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New Mexico State University
Undergraduate Catalog


GEOG 110. The Biosphere and Lithosphere - 3 cr. (2+3P)
Introduction to physical forces that shape the environment: unique spatial characteristics of flora and fauna; soil development and classification; geomorphic processes and landform development. Completion of both GEOG 109 and GEOG 110 will substitute for GEOG 111G.Community Colleges only.
GEOG 111G. Geography of the Natural Environment - 4 cr. (3+3P)
Introduction to the physical processes that shape the human environment: climate and weather, vegetation dynamics and distribution, soil development and classification, and geomorphic processes and landform development.
GEOG 112G. World Regional Geography - 3 cr.
Overview of the physical geography, natural resources, cultural landscapes, and current problems of the world s major regions. Students will also examine current events at a variety of geographic scales.
GEOG 120G. Culture and Environment - 3 cr.
Study of human-environmental relationships: how the earth works and how cultures impact or conserve nature. Introduction to relationships between people and natural resources, ecosystems, global climate change, pollution, and conservation.
GEOG 257. Introduction to Weather Science - 4 cr. (3+3P)
Introduction to Earth's atmosphere and the dynamic world of weather as it happens. Working with current meteorological data delivered via the Internet and coordinated with learning investigations keyed to the current weather; and via study of select archives. Prerequisite(s): None. Crosslisted with: SOIL 257 and AGRO 257
GEOG 259. Introduction to Oceanography - 4 cr. (3+3P)
Introduces the origin and development of the ocean and marine ecological concepts. Examines physical processes such as waves, tides, and currents and their impact on shorelines, the ocean floor, and basins. Investigates physical processes as they relate to oceanographic concepts. Includes media via the Internet and laboratory examination of current oceanic data as an alternative to the actual oceanic experience. Students will gain a basic knowledge and appreciation of the ocean's impact on the world's ecology.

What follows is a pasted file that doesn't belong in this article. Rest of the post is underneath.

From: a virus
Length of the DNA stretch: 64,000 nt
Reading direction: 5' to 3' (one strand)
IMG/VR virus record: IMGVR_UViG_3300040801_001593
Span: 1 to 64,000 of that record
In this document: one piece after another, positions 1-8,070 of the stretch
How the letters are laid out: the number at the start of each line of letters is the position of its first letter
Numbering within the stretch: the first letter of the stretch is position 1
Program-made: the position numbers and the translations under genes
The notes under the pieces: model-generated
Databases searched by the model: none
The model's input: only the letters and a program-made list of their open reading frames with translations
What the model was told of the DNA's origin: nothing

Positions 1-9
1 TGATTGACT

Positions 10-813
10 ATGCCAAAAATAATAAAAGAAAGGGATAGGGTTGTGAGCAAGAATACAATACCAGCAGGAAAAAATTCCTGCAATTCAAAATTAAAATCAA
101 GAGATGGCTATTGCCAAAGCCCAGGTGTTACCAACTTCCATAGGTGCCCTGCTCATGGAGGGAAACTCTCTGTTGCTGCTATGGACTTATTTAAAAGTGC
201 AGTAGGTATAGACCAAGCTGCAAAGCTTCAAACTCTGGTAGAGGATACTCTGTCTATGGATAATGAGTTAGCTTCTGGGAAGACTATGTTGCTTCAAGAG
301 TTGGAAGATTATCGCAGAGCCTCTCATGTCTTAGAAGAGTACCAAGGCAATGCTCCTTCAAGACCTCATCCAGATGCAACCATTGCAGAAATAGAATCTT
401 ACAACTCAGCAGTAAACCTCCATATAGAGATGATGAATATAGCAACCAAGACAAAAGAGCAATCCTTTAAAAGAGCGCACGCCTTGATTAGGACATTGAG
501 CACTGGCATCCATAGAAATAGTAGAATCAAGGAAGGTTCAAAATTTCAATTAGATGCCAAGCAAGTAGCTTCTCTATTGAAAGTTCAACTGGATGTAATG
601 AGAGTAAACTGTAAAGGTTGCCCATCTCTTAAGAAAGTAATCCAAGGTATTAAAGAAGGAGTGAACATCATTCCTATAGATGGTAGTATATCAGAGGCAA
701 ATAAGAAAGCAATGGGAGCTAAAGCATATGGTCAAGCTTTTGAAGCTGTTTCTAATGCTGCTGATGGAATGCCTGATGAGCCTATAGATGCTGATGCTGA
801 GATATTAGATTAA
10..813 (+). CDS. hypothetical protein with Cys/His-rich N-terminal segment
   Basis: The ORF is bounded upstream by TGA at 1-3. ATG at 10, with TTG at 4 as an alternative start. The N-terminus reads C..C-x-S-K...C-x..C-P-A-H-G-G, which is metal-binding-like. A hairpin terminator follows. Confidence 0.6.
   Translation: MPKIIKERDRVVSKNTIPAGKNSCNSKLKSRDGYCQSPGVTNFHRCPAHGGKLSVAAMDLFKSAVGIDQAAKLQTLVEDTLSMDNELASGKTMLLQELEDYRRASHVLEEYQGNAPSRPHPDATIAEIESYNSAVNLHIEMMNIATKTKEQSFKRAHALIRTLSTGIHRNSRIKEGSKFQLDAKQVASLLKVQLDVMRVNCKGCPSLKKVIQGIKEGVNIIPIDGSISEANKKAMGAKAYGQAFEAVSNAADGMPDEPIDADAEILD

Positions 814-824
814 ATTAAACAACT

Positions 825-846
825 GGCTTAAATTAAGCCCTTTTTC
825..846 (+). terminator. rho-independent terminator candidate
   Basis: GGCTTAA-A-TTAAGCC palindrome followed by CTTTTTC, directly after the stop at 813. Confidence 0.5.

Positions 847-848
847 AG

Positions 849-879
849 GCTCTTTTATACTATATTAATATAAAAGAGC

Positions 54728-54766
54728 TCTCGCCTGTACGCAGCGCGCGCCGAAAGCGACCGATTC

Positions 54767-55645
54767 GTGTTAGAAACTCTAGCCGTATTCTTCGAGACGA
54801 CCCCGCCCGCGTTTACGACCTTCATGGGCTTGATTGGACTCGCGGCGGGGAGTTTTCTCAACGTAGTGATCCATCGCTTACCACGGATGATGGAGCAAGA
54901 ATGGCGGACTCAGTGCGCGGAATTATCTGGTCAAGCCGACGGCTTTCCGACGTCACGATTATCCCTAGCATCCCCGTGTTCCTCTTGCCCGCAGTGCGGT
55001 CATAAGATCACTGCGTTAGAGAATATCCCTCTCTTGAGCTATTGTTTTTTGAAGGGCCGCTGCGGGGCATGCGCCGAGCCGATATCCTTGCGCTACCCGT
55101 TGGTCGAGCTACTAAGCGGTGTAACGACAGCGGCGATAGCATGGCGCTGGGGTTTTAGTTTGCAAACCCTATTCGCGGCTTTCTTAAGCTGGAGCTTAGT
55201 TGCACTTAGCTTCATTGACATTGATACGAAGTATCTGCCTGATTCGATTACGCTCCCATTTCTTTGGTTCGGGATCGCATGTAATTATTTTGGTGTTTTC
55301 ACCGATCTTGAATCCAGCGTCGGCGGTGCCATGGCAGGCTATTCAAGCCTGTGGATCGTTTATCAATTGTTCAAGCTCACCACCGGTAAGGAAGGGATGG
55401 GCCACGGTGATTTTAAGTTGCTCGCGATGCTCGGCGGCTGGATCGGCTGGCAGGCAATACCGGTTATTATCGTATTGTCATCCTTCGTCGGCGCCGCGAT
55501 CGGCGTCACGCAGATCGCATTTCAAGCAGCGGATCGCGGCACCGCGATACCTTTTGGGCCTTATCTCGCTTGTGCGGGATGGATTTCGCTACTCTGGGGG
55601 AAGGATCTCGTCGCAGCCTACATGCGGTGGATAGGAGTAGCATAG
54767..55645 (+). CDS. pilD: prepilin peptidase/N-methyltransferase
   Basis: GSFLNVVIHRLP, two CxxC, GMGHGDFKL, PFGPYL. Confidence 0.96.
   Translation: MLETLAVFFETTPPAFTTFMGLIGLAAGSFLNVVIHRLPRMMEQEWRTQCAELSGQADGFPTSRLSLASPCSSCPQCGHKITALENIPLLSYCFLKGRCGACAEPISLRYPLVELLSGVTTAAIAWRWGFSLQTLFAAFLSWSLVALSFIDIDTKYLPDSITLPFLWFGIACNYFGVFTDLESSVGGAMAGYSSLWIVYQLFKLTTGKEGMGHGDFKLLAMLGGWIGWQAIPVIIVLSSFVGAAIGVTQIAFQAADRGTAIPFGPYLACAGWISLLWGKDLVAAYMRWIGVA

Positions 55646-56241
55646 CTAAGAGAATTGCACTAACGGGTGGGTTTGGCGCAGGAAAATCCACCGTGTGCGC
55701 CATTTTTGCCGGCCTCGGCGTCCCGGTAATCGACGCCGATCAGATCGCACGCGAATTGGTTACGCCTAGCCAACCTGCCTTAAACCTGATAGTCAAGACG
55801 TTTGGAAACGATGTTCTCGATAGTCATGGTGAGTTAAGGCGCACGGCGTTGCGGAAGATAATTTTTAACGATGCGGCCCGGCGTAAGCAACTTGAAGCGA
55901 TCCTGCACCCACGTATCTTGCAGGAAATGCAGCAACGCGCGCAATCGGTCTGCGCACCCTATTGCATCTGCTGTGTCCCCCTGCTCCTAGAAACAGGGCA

GEOG 281. Map Use and Analysis - 3 cr. (2+3P)
Exploration of the cartographic medium. Development of critical map analysis and interpretation skills, and map literacy. Comprised of traditional lecture, labs, and map use projects.
GEOG 291. Special Topics - 1-3 cr.
Specific subjects to be announced in the Schedule of Classes. May be repeated for a maximum of 12 credits.
GEOG 295. Introduction to Climate Science - 4 cr. (3+3P)
Examines fundamentals and related issues of Earth's climate system, climate variability, and climate change. Develops solid understandings of Earth's climate system framed in the dynamic, Earth system based approach to the science.
GEOG 315V. World Agriculture and Food Problems - 3 cr.
Same as AG E 315V.
GEOG 325V. New Mexico and the American West - 3 cr.
Examination of the cultural and historical patterns, economic activities and physical characteristics of New Mexico with comparisons made with other western states.
GEOG 326. U.S. National Parks - 3 cr.
Exploration of origins, landscapes, ecosystems, management issues, and conflicts in U.S. National Parks. The regional geography of the United States as seen through the creation and protection of biologically and culturally significant lands.
GEOG 328V. Geography of Latin America - 3 cr.
Explores Latin America from a geographical perspective, integrating environmental, cultural and socioeconomic factors in an in-depth study of the development of the region and contemporary issues and challenges facing the region.
GEOG 331V. Europe - 3 cr.